Friday, July 1, 2022

Day 113: Buried alive!

August 11: It was still dark when I was woken by a horrific crashing sound. I was camped near the base of a steep slope, and I realized immediately it was the sound of a rock slide! Looking around, I tried to figure out exactly where it was or if my location was in danger of being buried by the slide. It sounded like it was coming from just above me.

I couldn't see anything, though, and after several seconds, the sound stopped. Well, it mostly stopped. I still heard smaller rocks rolling down the mountain. Probably the loose ones. For the time being, though, it appeared that the landslide had stopped and I wasn't buried alive, so I considered that a successful start to the day. =)


The end of the Wind River Range definitely went out with a bang!

After thinking about it some more, I decided not to worry about further slides. Although I was camped near a slope, I was not particularly near the steepest sections. And, fortunately, the slide seemed to have stopped. I'm not even sure why it happened in the first place. It wasn't like there was rain to destabilize the ground or anything.

A few hours later, the sun started rising. It was a bit chilly in the morning, but fortunately no frost or condensation to cause problems this time. I had camped under the branches of a tree which probably helped keep the frost away because the open meadows were sopping wet from the frost. Looking around the nearby cliffs, I couldn't see any evidence of a slide which seemed weird. It was so loud! I know it happened. It wasn't a dream. Definitely not a dream. Probably not as big as I imagined it, though.

By 6:40am, I was on the trail and hiking. The first few hours of the day, I passed a half-dozen or so southbound thru-hikers. The most notable one this time was a girl from South Carolina who had decided to hike with a trombone! It was plastic, but it was still big and bulky and a surprising item to see a thru-hiker carrying. Her trailname was Slider, which seemed like a good choice. =)


Slider got her name because she carried a trombone in her pack! I really wished I had a chance to hear her play one evening around camp. =)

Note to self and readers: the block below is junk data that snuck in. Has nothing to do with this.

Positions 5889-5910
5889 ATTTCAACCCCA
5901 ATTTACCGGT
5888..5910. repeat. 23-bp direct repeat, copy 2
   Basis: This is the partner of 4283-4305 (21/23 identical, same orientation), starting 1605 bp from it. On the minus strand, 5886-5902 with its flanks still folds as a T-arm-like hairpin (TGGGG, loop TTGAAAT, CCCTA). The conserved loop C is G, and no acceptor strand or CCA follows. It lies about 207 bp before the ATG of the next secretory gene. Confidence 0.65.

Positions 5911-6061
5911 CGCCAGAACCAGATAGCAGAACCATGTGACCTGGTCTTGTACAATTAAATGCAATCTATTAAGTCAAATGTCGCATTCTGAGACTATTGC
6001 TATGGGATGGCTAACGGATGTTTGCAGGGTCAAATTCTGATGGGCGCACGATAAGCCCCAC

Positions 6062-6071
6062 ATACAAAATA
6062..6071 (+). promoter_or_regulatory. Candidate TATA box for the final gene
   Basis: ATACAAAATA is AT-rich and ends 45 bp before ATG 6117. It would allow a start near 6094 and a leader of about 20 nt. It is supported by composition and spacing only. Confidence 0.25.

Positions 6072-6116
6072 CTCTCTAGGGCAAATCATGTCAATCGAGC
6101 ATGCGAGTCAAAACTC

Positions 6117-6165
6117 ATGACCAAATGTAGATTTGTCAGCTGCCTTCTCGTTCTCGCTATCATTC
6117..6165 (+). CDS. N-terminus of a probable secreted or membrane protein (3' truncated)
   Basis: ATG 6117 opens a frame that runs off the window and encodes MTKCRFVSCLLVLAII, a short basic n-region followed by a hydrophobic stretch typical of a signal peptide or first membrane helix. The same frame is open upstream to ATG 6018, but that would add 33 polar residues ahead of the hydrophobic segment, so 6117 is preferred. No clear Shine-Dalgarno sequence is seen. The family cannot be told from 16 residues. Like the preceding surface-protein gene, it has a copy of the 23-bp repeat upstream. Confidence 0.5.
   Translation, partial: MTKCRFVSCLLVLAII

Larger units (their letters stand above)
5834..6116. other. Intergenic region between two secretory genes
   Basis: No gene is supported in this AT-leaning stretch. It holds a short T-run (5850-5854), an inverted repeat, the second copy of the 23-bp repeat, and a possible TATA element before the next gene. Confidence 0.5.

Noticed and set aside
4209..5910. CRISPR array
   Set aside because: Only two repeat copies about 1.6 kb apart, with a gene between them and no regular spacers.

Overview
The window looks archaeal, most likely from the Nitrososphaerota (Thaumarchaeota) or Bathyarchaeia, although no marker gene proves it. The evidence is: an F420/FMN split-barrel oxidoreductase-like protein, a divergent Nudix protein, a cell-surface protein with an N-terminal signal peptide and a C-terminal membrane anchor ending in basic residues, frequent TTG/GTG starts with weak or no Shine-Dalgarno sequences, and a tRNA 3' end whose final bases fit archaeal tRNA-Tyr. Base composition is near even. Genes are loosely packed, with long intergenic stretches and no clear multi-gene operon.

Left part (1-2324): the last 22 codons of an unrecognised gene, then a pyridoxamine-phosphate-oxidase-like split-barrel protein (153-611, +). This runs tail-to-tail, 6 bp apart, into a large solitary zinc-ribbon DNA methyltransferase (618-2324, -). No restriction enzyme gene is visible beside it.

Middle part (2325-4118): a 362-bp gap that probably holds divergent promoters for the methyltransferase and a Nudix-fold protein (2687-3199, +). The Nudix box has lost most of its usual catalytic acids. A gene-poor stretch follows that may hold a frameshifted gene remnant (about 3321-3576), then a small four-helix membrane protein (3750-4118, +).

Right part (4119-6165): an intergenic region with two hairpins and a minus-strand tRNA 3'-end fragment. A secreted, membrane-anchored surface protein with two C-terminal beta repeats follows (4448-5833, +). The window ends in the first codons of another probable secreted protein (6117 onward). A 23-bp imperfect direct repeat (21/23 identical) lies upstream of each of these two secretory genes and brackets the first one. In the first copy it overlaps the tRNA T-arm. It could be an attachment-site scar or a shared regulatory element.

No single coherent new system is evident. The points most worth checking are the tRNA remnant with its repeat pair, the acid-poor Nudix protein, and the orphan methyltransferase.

After those first few hours on the trail, however, I didn't see anymore south-bounders for the rest of the day. What happened to them all?! Why did such a huge gap of them exist?

I set up camp near Green River Lakes, which basically marked the end of the Wind River Range. The dramatic scenery of the last several days become more muted and dull. It was still nice, but nothing like the jaw-dropping scenery of before. I was also back among the cow pastures.

There were a couple of short sections of trail with blowdowns that the south-bounders had been sounding an alarm about, but I didn't find them particularly problematic. They were definitely an annoyance and slowed me down, but they were so short as to be forgettable. If it weren't for all the warnings that the south-bounders kept giving me, I'd probably have forgotten to mention the blowdowns in my journal. If they thought that was bad, they had a nasty surprise ahead in a few days!


Blowdowns were a bit of a problem along a couple of sections, but they were pretty short and mostly forgettable.

I did run into two north-bounders today, Money and Stranger. I had met Money briefly once before hundreds of miles back near Winter Park. I'd actually forgotten that we had met until he reminded me. Stranger was a new face for me.

We stopped for a break at Gunsight Pass and I joked that Money should change his name is "Long Time No See." They asked why.

"So the next time I run into you two hiking together, I can say, 'Hey, Stranger! Long Time No see!"

It was a stupid joke, and I knew it was a stupid joke, but they laughed uproariously like it was the funniest thing in the world. If I had any doubts about them being high as a kite smoking pot, that laughter certainly settled the matter.

I pushed onward, eventually stopping for the night by the Lake of the Woods, perhaps 20 feet from the shoreline. It was a bit breezy and I thought about moving to a more sheltered location, but I really liked the view over the lake and the breeze helped keep the mosquitoes away. The mosquitoes hadn't been a big problem, but they were around and the breeze definitely helped keep them away

So I made myself comfortable by the lake and called it a day.

Lake of the Woods

I did find someone camped in front of this shelter which could have been a thru-hiker for all I know, but I didn't see anyone and didn't bother them in case they were still sleeping in late in the morning.


I didn't know for certain, but I think the craggy peaks in the distance might be the Grand Tetons.

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